in terms of green house emissions is substantial at around an
extra 0.72 tonnes of CO2 equivalent/person/year according to a
study done at the University of Chicago. For comparison
greenhouse gas emission from two vehicles, one a small hybrid
and the other a standard sized car, was made. The distance
travelled by the vehicles per year was estimated at 16,000km.
(Modified from Eshel 06).
between standard meat and vegetarian diets
gas emission in C02 equivalents/year
Difference between standard meat and vegetarian diets
gas emission in C02 equivalents/year
The difference in the vegetarian and standard meat diet approached that which would be saved by switching from a medium sized car to a highly efficient hybrid car. Remember that if two people regularly rode in the car, the savings from diet would be doubled compared with car emissions which would only be increased marginally.
A kilogram of beef is equivalent in GHG production to driving a large car for 160 kilometres or several days of electricity usage in an average household. A Japanese study (Ogino 07) has calculated that 1 kilogram of beef is associated with 36.4 kg of CO2-e production, which is similar to a comparable Irish study of 32.1kg CO2-e/kg of beef quoted in the same paper. Such levels would equate to driving a large car (200g CO2/km) for around 160 kilometres or around the generation of 40KWh of electricity from a conventional coal fired power station, enough to run a standard household for about 4 to 5 days. (The generation 1KWh produces around 900 gm of CO2 and an average household uses about 8 to 10KWh per day of electricity.)
The logic behind expanding animal-based food production to feed the poorer people of the world is flawed. Intensively produced meat cannot possibly feed the world's poor: if their meagre supply of plant-based foods is already inadequate to feed them directly, then by using such output in a striking less efficient way to produce animal-based foods is illogical. (Gold 04) Yet in many developing countries, such production is already huge, providing enormous profits for the western promoters but little for the majority of the local inhabitants, providing little in the way of employment or local business development.
As example in Brazil the number of chickens slaughtered has more than doubled to more than 3.5 billion, yet the number of people considered to be malnourished has also risen. The fate of Sri Lanka's poultry industry is a cautionary tale. In the 1990s many small operators moved into this area and initially did well. The with rising costs of feed and antibiotics, they were forced out by aggressive large multinationals unable to compete, at great cost to their local communities. The fact is that such huge animal meat export industries as in Brazil or Thailand exist not because there is well fed local population, or that there is a food excess or that such commodities cannot be produced elsewhere in the world but because there is money to be made by powerful western corporations in using cheap local labour and taking advantage of much less restrictive animal welfare and environmental regulations. (Gold 04)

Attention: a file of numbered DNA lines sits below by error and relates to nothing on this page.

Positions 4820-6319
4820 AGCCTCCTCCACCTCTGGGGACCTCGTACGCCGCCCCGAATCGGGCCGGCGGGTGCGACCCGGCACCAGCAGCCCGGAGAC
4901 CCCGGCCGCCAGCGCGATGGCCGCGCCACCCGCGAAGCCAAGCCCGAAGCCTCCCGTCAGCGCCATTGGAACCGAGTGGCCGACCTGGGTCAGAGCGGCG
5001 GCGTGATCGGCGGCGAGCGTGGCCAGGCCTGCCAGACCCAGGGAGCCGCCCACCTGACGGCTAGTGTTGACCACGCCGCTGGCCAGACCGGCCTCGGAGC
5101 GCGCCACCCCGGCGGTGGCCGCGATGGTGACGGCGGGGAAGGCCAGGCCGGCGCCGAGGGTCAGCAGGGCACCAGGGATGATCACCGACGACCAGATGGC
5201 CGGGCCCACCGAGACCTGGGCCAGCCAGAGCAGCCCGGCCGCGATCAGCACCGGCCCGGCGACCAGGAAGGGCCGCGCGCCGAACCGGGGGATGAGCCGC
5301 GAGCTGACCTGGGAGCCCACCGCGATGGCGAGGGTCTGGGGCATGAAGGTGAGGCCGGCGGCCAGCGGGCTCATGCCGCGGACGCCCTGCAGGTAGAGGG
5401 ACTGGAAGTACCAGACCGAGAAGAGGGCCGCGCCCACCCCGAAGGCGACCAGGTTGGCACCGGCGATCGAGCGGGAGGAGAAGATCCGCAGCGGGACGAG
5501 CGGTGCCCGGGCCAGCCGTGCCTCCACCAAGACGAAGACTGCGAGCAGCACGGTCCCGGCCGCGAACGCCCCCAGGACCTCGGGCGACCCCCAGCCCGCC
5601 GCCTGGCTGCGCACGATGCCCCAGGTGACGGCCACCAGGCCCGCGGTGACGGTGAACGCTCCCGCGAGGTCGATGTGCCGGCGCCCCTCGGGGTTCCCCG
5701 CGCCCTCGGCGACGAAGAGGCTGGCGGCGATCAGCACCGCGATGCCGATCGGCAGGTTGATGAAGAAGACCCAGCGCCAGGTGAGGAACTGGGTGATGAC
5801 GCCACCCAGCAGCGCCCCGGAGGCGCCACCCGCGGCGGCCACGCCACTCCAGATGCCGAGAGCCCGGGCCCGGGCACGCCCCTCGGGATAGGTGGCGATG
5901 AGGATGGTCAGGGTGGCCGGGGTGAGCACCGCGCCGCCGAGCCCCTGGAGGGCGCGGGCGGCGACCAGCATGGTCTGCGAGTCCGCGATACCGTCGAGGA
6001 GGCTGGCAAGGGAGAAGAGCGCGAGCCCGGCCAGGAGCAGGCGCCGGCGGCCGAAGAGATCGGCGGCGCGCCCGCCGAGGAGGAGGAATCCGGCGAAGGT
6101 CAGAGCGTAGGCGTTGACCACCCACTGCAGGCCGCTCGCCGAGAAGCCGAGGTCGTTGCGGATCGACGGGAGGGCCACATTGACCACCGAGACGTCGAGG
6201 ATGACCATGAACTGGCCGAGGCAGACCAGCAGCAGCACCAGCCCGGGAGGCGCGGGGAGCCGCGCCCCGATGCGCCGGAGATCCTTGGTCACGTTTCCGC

It is totally illogical and probably immoral for some poorer countries to import grains to feed to animals which they then export to rich countries. Such practices are often encouraged under free trade agreements by bodies as the World Bank to bolster local GNP, where in fact they do little for the ordinary person in the street. The trickle-down effect often doesn't happen.
Is there a possibility of improving yields to overcome the shortage of land for agriculture? This seems unlikely. Genetically modified crops to date have not supplied increased yields but have had a number of adverse consequences from the use of herbicides and the exclusion of wildlife from these vast monocultures. They have also concentrated ownership of such enterprises in fewer and fewer hands.
(CAST 99) Council for Agricultural Science and Technology. contribution of Animal Agriculture to Meeting Global Human Food Demand. 1999.
(Eshel 06) Gidon Eshel, Pamela Martin. Diet, Energy and Global Warming. Earth Interactions, Vol. 10, pp. 1-17, March 2006
(Gold 04) Mark Gold. The global benefits of eating less meat. Compassion in World Farming Trust. 2004. Downloadable from www.eatlessmeat.org
(Ogiono 07) Akifumi Ogino, Hideki Orito, Kazuhiro Shimada, Hiroyuki Hirooka. Evaluating environmental impacts of the Japanese beef cow–calf system by the life cycle assessment method. Animal Science Journal 2007; 78: 424–432
(Steinfeld 06) Henning Steinfeld, Pierre Gerber, Tom Wassenaar, Vincent Castel, Mauricio Rosales, Cess de Haan. Livestock's long shadow: environmental issues and options. LEAD/FAO publication 2006. Downloadable from http://www.fao.org/docrep/010/a0701e/a0701e00.htm